Title:
Container and closure cap
Kind Code:
A1


Abstract:
A push-and-turn container and closure cap combination provided. Cap (1) has an inner skirt (3) with H (10) is a screw thread (4) which co-operates with a screw threaded neck (11) of the container, and a sprung outer skirt (5) which surrounds inner skirt (3). Container (10) has a locking ring (15) with two slots (16,17); cap (1) has two lugs (7,8) which engage in slots (16,17) when the cap (1) is fully screwed on to the container (10) and the outer skirt is in a first, rest position thereby preventing the cap from being unscrewed. Outer skirt (5) can be moved to a second, stressed position in which lugs (7,8) disengage from slots (16,17) to allow partial unscrewing until lugs (7,8) are aligned with the opposite slot (17,16). The resilient component of the outer skirt (5) urges it back to the first, rest position and lugs (7,8) pass through slots (16,17) due to axial movement of inner skirt (3) during the partial unscrewing. Thereafter cap (1) can be fully unscrewed from the container.



Inventors:
Ramsey, Christopher Paul (Oxford, GB)
Application Number:
10/482734
Publication Date:
09/02/2004
Filing Date:
01/05/2004
Assignee:
RAMSEY CHRISTOPHER PAUL
Primary Class:
International Classes:
B65D50/04; (IPC1-7): B65D50/08
View Patent Images:
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20040055987Medi-nippleMarch, 2004Paige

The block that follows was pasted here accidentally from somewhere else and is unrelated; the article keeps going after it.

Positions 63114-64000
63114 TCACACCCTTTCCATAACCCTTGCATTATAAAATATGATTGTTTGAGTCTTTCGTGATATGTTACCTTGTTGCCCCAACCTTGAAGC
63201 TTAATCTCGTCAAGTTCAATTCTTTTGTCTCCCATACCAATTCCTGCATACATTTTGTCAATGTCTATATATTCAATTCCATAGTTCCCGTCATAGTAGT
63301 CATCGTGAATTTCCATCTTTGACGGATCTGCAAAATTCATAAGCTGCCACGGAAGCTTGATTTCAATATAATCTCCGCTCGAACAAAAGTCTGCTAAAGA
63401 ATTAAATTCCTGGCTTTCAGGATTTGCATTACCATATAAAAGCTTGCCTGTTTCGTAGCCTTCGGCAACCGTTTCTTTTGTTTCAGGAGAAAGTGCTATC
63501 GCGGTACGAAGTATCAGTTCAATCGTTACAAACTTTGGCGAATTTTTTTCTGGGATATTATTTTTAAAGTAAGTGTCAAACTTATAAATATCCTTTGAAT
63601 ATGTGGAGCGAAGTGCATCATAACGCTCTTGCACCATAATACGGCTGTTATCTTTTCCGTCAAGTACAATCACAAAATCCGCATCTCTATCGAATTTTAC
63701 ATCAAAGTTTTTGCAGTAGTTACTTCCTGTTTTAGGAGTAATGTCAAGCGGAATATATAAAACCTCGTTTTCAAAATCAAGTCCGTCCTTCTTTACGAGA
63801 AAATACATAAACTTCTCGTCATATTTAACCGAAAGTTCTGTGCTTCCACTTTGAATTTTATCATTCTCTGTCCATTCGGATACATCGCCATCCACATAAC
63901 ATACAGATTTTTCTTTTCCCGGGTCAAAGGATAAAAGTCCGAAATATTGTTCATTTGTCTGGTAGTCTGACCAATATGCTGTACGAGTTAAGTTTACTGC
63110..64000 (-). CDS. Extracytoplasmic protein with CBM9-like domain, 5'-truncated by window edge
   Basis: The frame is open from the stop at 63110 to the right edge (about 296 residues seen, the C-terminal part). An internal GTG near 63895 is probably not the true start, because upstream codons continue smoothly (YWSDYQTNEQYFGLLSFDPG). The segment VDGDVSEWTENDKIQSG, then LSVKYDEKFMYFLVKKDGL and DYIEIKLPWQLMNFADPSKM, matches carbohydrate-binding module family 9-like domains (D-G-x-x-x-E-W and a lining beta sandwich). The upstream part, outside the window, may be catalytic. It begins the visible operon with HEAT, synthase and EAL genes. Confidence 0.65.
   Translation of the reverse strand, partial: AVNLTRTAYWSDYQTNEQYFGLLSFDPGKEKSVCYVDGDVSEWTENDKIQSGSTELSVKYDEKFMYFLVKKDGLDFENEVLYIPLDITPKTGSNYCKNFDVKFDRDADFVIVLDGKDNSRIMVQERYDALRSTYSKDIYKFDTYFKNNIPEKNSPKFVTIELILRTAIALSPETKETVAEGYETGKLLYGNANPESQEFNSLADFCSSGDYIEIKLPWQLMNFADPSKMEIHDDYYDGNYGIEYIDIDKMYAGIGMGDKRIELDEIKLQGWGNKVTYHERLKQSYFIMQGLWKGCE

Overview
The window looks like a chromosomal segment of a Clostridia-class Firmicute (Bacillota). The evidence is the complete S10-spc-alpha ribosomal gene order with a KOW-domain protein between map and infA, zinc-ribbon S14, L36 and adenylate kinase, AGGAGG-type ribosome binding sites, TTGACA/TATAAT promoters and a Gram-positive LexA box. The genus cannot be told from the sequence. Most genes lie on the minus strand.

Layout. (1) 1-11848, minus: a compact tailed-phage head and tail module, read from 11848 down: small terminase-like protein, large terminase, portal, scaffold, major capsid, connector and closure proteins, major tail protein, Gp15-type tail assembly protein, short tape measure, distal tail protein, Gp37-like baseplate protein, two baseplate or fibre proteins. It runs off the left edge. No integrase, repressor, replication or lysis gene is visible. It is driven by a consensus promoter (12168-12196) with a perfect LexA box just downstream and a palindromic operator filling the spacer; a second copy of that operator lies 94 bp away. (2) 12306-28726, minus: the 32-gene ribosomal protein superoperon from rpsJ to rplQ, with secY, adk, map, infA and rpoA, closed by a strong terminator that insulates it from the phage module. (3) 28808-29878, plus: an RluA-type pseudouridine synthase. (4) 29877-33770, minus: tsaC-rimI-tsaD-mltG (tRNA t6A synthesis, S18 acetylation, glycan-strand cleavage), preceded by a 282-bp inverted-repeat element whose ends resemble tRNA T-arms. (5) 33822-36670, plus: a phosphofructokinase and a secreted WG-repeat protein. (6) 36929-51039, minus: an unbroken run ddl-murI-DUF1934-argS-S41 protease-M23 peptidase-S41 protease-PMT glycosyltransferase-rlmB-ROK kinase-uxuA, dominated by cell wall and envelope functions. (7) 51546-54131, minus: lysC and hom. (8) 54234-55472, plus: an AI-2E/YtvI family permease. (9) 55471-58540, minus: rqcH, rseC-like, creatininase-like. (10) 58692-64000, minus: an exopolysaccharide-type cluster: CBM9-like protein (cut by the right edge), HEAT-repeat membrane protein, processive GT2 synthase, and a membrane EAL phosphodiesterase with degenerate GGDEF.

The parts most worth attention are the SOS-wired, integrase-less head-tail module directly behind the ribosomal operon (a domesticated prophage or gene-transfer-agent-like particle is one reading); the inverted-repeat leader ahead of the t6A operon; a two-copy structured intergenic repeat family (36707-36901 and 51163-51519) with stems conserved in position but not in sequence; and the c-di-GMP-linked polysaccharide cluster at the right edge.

20100044335DRINKS PACKAGINGFebruary, 2010Blake
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20050011853Dosing dispenser and reservoirJanuary, 2005Brugger



Primary Examiner:
NGO, LIEN M
Attorney, Agent or Firm:
Vincent L Ramik (Annandale, VA, US)
Claims:
1. A container (10) and a closure cap (1) therefor, the container (10) having a screw-threaded neck (11), the cap having an end panel (2) for closing the neck (11), an inner skirt (3) depending from the end panel (2) and having a screw thread (4) for co-operation with the neck thread (12), and an outer skirt (5) surrounding the inner skirt (3) and being resiliently connected thereto, one of the container and the closure having a locking ring (15) with at least one slot (16,17) therein, the other having at least one lug (7,8) which engages in a slot (16,17) when the cap (1) is fully screwed on to the container (10) and the outer skirt (5) is in a first, rest position, thereby preventing the cap (1) from being unscrewed, the outer skirt (5) is movable to a second position in which the resilient connection is stressed and in which the lug (7, 8) is disengaged from the slot (16,17) to allow the closure to be partially unscrewed until the lug (7,8) is aligned with the slot (17,16), characterised in that the locking ring is adapted to prevent movement of the outer skirt back to the first position during partial unscrewing such that when the lug (7,8) is aligned with the slot (17,16) the resilient connection urges the outer skirt (5) back to the first position and the lug (7,8) passes through the slot (17,16) due to axial movement of the inner skirt (3) during the partial unscrewing, thereafter the cap (1) can be fully unscrewed from the container (10).